Anime is full of references to religion, which presents a great opportunity to discuss matters of spirituality. And that’s the idea behind this column, Fact Check, in which I’ll investigate some of the claims of anime and manga characters and weigh them against the truth of scripture.
One of the things that makes Fate/stay night so compelling is that most of the servants embody two characteristics simultaneously – they’re so awesomely powerful that it seems nothing or no one could defeat them, and at the same time seem just vulnerable enough that they may get killed (and most of them, of course, are destroyed).
Gilgamesh, the final villain in Unlimited Blade Works, tends more toward the former and less toward the latter, though. And that’s part of the reason he’s such a compelling baddie – it doesn’t seem like he can lose. If he does win the grail, humanity is in peril, as Gilgamesh intends to use the grail as a weapon to destroy mankind. The reason for his goal is demonstrated through the quote below, which is the claim we’ll examine today:
This world is enjoyable, but also beyond redemption. A plentitude of mongrels enjoying life is an affront to the king.
Gilgamesh has that very villainy attitude – he seems to occasionally enjoy being a hedonist (the “I’ll stretch out in luxury while my servants feed me grapes from the vine” kind), but generally finds life boring. More than that, he looks with disdain upon just about everyone, seeing them as beneath him.
And thus, we can see why Gilgamesh says what he does in the first line of the quote – he enjoys the riches of the world, but not the world itself. While I don’t know why he goes even further to say that it’s beyond redemption (perhaps it has to do with the death of his friend Enkidu, though I have no idea if that’s true in the UBW route), a fatalistic viewpoint is consistent with who Gilgamesh is. A conqueror and the strongest entity on earth, Gilgamesh has seen the evil of mankind and he himself manifests it.
And as powerful as he is, Gilgamesh feels that regular people are “mongrels.” They are mangy animals, inferring that their lives do not matter. In fact, the way that people live their lives is an indignity to him. I’m reminded of how Japanese soldiers viewed the Chinese and Koreans during World War II, how they were able to carry out vile acts (such as those in Nanking) by seeing the people as animals. This is also, by the way, similar to how we treat people when we rage at them because they slighted us, forgetting that they, too, are God’s creation (as are we all).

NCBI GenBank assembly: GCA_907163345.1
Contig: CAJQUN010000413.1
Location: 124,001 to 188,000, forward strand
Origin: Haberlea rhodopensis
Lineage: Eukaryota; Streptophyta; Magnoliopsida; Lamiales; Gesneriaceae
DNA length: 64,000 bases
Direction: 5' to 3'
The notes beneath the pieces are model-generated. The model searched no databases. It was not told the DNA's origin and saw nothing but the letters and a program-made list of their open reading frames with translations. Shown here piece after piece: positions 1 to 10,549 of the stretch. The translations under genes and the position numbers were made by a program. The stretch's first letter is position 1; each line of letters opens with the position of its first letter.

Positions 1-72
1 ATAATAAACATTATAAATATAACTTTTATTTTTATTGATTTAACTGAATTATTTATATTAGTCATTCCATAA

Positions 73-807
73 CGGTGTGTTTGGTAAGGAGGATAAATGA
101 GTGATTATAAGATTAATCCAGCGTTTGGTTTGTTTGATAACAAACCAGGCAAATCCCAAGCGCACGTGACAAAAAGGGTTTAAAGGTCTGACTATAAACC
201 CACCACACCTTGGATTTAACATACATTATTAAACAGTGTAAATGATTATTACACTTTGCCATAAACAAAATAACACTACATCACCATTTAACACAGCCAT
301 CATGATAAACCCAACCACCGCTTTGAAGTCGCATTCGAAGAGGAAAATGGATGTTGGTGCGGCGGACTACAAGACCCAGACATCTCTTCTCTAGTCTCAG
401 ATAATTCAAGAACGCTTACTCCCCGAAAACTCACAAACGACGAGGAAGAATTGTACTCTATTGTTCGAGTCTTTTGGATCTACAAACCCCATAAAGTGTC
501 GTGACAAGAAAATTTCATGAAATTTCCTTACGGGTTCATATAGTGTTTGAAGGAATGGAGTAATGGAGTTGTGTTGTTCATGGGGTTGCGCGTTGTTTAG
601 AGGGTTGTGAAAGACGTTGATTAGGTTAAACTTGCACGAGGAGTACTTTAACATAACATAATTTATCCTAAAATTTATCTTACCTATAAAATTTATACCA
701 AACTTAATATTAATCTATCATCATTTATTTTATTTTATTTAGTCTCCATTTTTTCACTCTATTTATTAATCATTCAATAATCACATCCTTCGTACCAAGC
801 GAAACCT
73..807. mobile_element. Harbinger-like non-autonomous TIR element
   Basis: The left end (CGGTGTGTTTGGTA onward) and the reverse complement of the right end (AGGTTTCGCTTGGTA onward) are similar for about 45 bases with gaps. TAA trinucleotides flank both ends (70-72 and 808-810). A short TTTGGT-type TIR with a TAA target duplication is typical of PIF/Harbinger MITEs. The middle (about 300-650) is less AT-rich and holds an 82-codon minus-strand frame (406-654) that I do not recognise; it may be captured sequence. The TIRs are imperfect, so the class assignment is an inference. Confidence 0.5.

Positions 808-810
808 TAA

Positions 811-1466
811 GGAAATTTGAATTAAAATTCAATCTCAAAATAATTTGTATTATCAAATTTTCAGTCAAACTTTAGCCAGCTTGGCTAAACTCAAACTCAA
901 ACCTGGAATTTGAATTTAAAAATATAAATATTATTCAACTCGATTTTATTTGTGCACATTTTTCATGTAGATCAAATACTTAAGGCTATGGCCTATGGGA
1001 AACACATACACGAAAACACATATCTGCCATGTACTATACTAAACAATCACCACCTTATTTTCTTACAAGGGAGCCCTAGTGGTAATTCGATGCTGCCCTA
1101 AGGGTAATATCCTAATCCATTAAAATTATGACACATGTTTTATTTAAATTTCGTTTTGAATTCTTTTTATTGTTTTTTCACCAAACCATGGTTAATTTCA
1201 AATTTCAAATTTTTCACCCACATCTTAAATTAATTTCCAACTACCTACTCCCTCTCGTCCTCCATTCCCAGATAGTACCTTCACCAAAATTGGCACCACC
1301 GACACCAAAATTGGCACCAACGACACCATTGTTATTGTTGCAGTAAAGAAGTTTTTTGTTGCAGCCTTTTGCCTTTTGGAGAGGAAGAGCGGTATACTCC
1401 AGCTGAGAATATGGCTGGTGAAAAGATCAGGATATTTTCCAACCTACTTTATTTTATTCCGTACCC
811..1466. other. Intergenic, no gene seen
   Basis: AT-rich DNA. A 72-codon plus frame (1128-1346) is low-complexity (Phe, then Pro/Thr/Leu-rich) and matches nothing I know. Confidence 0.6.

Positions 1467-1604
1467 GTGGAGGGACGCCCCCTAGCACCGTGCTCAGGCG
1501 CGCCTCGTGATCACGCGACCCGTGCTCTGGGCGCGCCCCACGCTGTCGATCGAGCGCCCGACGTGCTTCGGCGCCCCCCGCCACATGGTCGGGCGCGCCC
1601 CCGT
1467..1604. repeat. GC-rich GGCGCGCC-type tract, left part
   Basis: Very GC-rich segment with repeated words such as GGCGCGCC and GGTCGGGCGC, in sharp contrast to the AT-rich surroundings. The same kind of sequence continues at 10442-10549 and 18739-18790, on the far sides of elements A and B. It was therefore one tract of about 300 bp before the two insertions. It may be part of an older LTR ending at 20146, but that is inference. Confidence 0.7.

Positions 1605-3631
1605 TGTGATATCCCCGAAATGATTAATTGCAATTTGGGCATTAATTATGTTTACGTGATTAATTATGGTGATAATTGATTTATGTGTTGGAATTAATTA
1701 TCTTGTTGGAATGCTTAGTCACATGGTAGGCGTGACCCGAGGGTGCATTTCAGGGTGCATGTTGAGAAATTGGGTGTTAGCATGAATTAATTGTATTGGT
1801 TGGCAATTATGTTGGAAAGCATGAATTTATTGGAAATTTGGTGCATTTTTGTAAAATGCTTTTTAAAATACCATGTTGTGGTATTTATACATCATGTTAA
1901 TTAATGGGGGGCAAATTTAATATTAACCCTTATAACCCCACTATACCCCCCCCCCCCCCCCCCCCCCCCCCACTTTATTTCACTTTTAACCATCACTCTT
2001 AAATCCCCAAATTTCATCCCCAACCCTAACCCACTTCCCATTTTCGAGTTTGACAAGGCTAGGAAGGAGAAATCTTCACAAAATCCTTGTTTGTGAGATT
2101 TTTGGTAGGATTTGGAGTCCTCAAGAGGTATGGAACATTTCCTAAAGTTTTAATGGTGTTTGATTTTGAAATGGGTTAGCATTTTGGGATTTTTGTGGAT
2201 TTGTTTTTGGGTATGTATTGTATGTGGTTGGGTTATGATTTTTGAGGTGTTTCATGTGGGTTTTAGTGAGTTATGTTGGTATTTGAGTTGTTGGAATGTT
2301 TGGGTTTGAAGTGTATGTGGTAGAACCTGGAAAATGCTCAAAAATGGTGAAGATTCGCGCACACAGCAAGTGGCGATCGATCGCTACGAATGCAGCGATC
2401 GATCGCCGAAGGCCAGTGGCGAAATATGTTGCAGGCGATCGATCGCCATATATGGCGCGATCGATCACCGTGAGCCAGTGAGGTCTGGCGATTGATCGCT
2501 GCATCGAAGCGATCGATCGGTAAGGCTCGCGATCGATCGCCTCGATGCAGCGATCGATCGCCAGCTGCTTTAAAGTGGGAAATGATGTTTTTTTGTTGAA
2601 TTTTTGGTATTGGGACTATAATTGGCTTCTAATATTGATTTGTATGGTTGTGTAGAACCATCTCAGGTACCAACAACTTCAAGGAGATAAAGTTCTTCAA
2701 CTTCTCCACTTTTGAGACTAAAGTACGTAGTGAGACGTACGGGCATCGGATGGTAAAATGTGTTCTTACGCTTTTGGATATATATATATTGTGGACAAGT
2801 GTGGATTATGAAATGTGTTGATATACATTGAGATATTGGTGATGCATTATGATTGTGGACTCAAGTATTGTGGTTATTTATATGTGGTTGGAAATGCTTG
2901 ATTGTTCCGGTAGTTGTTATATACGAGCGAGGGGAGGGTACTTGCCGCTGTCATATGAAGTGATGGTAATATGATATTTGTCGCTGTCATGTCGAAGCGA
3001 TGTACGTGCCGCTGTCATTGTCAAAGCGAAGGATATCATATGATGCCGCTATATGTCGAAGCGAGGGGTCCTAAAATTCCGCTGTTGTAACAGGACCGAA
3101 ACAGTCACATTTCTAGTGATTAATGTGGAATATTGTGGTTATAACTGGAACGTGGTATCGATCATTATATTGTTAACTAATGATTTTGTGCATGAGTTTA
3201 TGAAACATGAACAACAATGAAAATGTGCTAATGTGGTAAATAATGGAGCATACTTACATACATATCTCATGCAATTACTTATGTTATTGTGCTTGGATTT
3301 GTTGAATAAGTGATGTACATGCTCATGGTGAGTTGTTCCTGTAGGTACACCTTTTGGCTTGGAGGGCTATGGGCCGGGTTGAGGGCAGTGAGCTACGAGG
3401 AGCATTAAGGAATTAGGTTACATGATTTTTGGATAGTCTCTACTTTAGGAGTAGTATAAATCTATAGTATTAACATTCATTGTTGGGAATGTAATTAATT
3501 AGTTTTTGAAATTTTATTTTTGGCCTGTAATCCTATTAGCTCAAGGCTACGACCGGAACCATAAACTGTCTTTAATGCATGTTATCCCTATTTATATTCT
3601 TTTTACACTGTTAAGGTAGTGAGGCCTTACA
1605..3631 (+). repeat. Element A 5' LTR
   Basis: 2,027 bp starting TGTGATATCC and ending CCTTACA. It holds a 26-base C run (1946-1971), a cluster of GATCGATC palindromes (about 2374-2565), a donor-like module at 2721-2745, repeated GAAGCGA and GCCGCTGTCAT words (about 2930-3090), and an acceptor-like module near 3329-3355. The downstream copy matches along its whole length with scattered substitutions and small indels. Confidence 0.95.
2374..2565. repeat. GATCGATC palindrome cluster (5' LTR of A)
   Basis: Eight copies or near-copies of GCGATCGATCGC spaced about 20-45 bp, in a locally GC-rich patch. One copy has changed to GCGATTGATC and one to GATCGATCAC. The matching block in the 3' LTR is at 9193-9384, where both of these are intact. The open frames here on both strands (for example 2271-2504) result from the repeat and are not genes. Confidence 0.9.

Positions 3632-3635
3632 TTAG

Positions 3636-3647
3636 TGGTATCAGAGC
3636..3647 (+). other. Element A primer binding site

But there’s a difference between this god of anime and the God of the universe. While the latter abhors many human actions, finding them detestable as Gilgamesh does, His response toward the perpetrators of the actions differs.
Though God has so much more personal involvement in human actions than Gilgamesh does, He acts in the opposite way. He responds with grace:
But God demonstrates His own love toward us, in that while we were yet sinners, Christ died for us.
– Romans 5:8
At great personal cost, God decided to save a people living unholy lives, those who rejected Him. Could one imagine Gilgamesh making such a sacrifice?
Maybe, though, that kind of sacrifice is what definitive of true kingship. Gilgamesh, who once spoke with Rider and Saber about the nature of being a king, treats his subjects with disdain. But the one true king (coincidentally alluded to in the Messiah-like legend of Arthur, represented by Saber) cares for his subjects. The King loves his subjects even unto death.
Gilgamesh’s assertion receives a 2 out of 10. Though there are morsels of truth in his statement, God proves that a true king redeems his people at a cost that Gilgamesh perhaps can’t even fathom.
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